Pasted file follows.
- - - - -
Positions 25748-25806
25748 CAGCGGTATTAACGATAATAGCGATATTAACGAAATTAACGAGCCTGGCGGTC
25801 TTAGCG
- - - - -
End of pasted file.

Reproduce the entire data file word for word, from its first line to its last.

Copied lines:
Positions 25748-25806
25748 CAGCGGTATTAACGATAATAGCGATATTAACGAAATTAACGAGCCTGGCGGTC
25801 TTAGCG